Bolusing for low GI/Slow Digesting Carbs

i know this might seem like a silly question considering how much i generally eat, but i have little experience when it comes to bolusing for foods like lentils, peas, corn, etc.

i know that YDMV, but i was curious to know how you bolus (using an insulin pump) for these types of foods.

please share your methods to give me a general idea of where to start from.

thanks in advance,

Corn is higher carb, peas lower.
Lentils have protein also. (mid carb?)

I would expect corn and peas to hit relatively quick so would do a normal bolus based on carb count.
Lentils slower. Sometimes we have lentil pasta and would use an extended bolus for that.

In addition to using extended for “slow” foods, if the total carb count for the meal gets in the 50+ range then we are going to need an extended bolus regardless.

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I bolus for lentils half up front, half about an hour later.

Peas I don’t even bolus for because my son usually eats so few. Same with corn. But popcorn I just bolus upfront for all the carbs.

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thats interesting, b/c i can bolus 100% upfront for simple high carbs foods. but i do need to pre-bolus for them.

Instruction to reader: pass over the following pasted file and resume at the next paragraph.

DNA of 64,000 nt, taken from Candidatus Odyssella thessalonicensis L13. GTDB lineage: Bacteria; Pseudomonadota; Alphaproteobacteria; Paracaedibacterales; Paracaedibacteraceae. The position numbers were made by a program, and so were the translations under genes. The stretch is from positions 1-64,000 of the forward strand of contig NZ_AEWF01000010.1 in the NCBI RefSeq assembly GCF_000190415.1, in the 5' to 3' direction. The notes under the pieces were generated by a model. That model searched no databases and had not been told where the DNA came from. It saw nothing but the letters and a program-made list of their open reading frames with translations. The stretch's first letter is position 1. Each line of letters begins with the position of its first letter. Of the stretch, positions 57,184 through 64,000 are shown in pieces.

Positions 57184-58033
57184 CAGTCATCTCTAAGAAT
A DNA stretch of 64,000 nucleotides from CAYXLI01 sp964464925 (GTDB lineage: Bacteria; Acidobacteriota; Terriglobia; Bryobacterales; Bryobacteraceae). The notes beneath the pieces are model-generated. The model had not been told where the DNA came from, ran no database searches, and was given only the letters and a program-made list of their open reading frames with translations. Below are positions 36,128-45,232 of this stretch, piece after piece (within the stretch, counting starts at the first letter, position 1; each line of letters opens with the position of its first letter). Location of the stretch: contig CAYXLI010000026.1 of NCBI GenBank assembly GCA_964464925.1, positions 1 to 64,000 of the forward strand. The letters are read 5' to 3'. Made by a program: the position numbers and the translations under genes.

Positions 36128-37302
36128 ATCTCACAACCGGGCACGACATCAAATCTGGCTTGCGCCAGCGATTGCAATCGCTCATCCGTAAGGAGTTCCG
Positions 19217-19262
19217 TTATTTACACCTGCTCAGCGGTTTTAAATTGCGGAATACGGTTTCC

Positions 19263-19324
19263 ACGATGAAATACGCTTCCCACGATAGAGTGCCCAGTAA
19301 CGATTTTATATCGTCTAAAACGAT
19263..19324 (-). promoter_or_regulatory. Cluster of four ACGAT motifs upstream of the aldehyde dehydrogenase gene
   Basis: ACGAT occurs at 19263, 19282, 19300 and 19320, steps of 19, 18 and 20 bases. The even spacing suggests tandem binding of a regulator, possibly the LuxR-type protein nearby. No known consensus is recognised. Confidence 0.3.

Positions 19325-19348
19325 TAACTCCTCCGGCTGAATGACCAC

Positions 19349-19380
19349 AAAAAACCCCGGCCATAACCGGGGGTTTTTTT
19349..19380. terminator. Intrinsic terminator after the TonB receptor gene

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Even if the total carb count gets very high?
What if simple carbs but something like 80 carbs total for the meal?
Would that still all just be a single upfront bolus?

For that there is no doubt we would plunge low and then ride the roller coaster train for hours later if we did not extend it.

I’ve not tried eating something like 160g dry toast to get 80 “pure” carbs, but in any kind of normal but high-carb meal I usually just prebolus and that’s it. As a smaller example, breakfast yesterday was 64g Bob’s Red Mill old-fashioned muesli (32g carb), about a cup of full-fat milk, about 9 oz blueberries, followed by a pot of tea with 2 Walkers shortbread biscuits. Total carb in the 62 - 67 range. I didn’t wolf it all down in a flash, which might matter. A 10 minute prebolus led to a brief spike to 170 followed by a return to 90 over the next 3 hours. A 20 minute prebolus likely would have held the spike to 150 or less, but yesterday I didn’t feel like waiting that long.

Our differences in bolus technique may be interesting, but fundamentally, a strategy that gives satisfactory results is a good strategy. So in Thomas’s household an extended bolus is the right answer, and in DM’s house (and mine) it’s usually prebolused all up front.

I also wonder if there could be substantial differences in how fast different people digest their food?

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…and in every other factor that ensures YDMV. That’s why we all have to run our own individual experiments to find what works for us rather than just following some simple rules that the doctor could teach us.


i am certain of that. especially with Ds who have diabetic gastropareses.


I bolus similar to @TiaG 's post. A percentage based on simple or fast cabs up front and the balance (larger) to handle fiber /protein /fat 1.5 to. 3 hours later on an extended bolus.